Enough with the theory. The first two parts of this series have already provided a first framework in which the central theme of this series – i.e. the use of mythology for political purposes – can be applied. So it is high time to see kinship diplomacy in action. For the first example turning our attention to the coast of Asia Minor. In 1890 a large amount of inscriptions was found by a German team of archaeologists in the ruins of the Ionian city of Magnesia on the Meander.
In 208 BC. the city wanted to have the local festival for Artemis Leukophryene (or Artemis with the white eyebrows) upgraded to a Panhellenic festival. An earlier attempt in 221 B.C. to do so, had been unsuccessful and fifteen years later the time was ripe to try again. In order to gain recognition for their festival, so-called theorodoi were sent to all corners of the Greek-speaking world. These messengers were often sent out during the organization of Panhellenic games often sent out to advertise, ask for recognition for the festival and to affirm the asylia or inviolability of a territory. In each city, the Magnesian envoys pleaded their case and kept track of the reactions. More than sixty decrees and letters, coming from both Greek poleis and Hellenistic kings, have been preserved, and were engraved on stelai on the walls of the agora.
It is mainly these texts that are of interest to us. One glance at the collection clearly shows that a kinship claim with a particular city is one of the instruments which the Magnesian envoys fell back on to make their argument. In no less than twelve of the preserved responses, some sort of reference is made to a kinship between Magnesia and the city they were appealing to. For example, in one of the decrees, most likely drawn up by Mytilene or Eresus, the following vague reference can be read read: “the ambassadors of Magnesia invite our people, as friends and relatives, to participate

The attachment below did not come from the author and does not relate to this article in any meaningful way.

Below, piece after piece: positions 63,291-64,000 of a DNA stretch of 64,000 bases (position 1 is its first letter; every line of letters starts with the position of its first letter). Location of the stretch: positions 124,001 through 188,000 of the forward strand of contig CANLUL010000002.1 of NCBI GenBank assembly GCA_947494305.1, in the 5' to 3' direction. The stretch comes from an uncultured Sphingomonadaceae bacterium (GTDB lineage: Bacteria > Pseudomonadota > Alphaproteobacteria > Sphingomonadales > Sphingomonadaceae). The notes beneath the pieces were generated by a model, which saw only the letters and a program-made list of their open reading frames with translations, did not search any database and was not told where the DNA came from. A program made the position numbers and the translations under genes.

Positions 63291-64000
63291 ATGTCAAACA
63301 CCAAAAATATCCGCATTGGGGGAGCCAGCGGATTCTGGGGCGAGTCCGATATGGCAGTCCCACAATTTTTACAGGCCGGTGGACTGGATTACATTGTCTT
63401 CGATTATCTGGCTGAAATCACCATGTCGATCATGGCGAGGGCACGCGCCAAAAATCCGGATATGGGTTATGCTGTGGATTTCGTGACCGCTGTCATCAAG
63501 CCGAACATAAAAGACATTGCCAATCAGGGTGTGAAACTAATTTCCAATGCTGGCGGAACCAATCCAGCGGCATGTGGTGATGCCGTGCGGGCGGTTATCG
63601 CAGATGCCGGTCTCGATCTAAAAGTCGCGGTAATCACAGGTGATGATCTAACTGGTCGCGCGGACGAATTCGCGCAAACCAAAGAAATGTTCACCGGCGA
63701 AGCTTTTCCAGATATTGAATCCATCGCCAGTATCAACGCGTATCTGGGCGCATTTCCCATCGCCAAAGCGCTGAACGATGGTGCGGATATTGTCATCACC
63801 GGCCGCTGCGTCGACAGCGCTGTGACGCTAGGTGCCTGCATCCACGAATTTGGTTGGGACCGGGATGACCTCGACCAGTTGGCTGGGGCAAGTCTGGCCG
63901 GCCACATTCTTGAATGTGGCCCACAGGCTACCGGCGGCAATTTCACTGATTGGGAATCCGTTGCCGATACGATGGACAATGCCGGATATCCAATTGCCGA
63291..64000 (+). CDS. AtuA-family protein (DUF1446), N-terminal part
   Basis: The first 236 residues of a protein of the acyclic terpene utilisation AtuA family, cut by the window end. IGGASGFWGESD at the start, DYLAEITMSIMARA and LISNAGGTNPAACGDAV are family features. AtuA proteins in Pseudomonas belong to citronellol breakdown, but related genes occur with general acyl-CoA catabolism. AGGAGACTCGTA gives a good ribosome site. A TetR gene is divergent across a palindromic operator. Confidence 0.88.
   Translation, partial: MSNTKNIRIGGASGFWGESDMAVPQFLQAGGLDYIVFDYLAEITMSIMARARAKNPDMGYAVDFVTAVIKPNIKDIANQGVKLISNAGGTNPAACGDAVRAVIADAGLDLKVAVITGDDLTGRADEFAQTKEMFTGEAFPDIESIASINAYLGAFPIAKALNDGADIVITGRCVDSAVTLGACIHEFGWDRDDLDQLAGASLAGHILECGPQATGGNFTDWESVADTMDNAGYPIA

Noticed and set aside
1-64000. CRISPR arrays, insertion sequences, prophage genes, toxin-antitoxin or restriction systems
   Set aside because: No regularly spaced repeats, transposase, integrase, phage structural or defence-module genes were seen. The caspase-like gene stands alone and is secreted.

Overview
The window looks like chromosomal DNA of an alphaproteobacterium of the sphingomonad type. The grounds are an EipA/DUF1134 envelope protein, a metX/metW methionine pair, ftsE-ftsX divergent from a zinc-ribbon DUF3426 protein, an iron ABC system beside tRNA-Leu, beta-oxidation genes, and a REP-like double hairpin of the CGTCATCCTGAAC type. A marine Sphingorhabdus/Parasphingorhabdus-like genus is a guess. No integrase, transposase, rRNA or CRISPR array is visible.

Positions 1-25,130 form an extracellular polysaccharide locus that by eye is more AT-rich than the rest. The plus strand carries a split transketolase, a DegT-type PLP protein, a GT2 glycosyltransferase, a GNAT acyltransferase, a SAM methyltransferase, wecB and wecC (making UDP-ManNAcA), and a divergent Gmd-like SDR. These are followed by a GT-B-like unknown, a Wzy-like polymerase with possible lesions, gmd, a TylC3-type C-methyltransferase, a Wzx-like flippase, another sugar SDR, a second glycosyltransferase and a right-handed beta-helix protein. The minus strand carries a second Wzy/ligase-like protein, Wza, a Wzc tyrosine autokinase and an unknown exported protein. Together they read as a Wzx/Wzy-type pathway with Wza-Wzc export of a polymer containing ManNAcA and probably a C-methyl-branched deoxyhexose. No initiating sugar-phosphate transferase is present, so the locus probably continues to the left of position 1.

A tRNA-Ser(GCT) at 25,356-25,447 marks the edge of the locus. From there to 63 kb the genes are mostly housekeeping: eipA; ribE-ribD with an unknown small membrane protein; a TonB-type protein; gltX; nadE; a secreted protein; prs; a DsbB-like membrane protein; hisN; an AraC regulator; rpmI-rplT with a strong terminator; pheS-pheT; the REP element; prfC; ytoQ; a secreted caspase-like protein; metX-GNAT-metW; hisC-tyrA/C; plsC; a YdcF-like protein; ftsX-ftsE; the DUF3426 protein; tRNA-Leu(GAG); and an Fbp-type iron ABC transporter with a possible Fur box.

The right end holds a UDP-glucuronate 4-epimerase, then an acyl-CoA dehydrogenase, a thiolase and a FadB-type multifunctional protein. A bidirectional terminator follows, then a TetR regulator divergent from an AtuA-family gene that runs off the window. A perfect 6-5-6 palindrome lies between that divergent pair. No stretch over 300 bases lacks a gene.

participate in the sacrifice and the festival.’ (I. Magn. 52 16-19.).
The kinship between Magnesia and the cities, however, was not in all cases so vague. Another example comes from the decree of Same, a city on the island of Kefalonia. In it it is stated that the visitors had explained that there was ‘a kinship exists between the inhabitants of Magnesia and Kefalonia on the basis of the kinship between Magnes and Kephalos, the son of Deion.’ (I. Magn. 35 14-16.) These two were the founders of the cities and respectively the son and grandson of Aeolos, the god of the winds.
The fact that this link between the two cities, based on a mythological figure such as Aeolos, is explicitly mentioned
in the decree of Same, makes it very clear that both cities fully accepted this connection. The inhabitants of Same thus saw no merit in recognizing the involiability of Magnesia and participate in the festival. After all, they were related by their common ancestor and so this was only a logical consequence. The choice for Aeolos might seem a little obscure, for there were better and more famous figures available, yet his lesser known status made it easier for the Greek poleis such as Magnesia and Same to create their own unique and local identity in a political landscape. This was a political landscape in which the individual Greek city had to increasingly give way to larger players such as Rome, the Hellenistic kingdoms and federal states. In order to build and highlight their local identity and to highlight it, these these cities eagerly used all the means of all the resources at their disposal. The example of Magnesia on the Meander makes it very clear to us that mythological kinship – no matter how far this connection had to sometimes be sought – was an intrinsic instrument to achieve this goal. An instrument which, by the way had always been used as a valid argument, regardless by whom, where or when. But more about that next time.
Erksine, A. ‘O Brother Where are thou? Tales of Kinship and Diplomacy’, Ogden, D., ed., The Hellenistic World: New Perspectives, 2002, pp. 97-115.
Hammerschmied, K., ‘The Panhellenic Festival of Artemis Leukophryene in Magnesia-On-The-Meander. A Spatial Analysis of a Hellenistic Procession’, Luig, U. (Ed), Approaching the Sacred. Pilgrimage in Historical and Intercultural Perspective, 91-127.
Patterson, L. E., Kinship Myth in Ancient Greece, 2010.
Rigsby, K. J. Asylia Territorial Inviolability in the Hellenistic World, 1997.
Image: The pediment of the temple of Artemis Leukophryene in Magnesia ad Maeandrum by Carole Raddato
This is already the third post in a series of twelve which dives into the ways in which the ancient Greeks used their mythological past as a diplomatic tool in their relationships with others. This series is written in collaboration with Hippocrene – een Mythologisch Genootschap; where you can find a Dutch version of the post every month. Hippocrene a young association committed to bringing together academics, artists and interested parties to learn about mythology. Follow them on Facebook to keep up with their activities!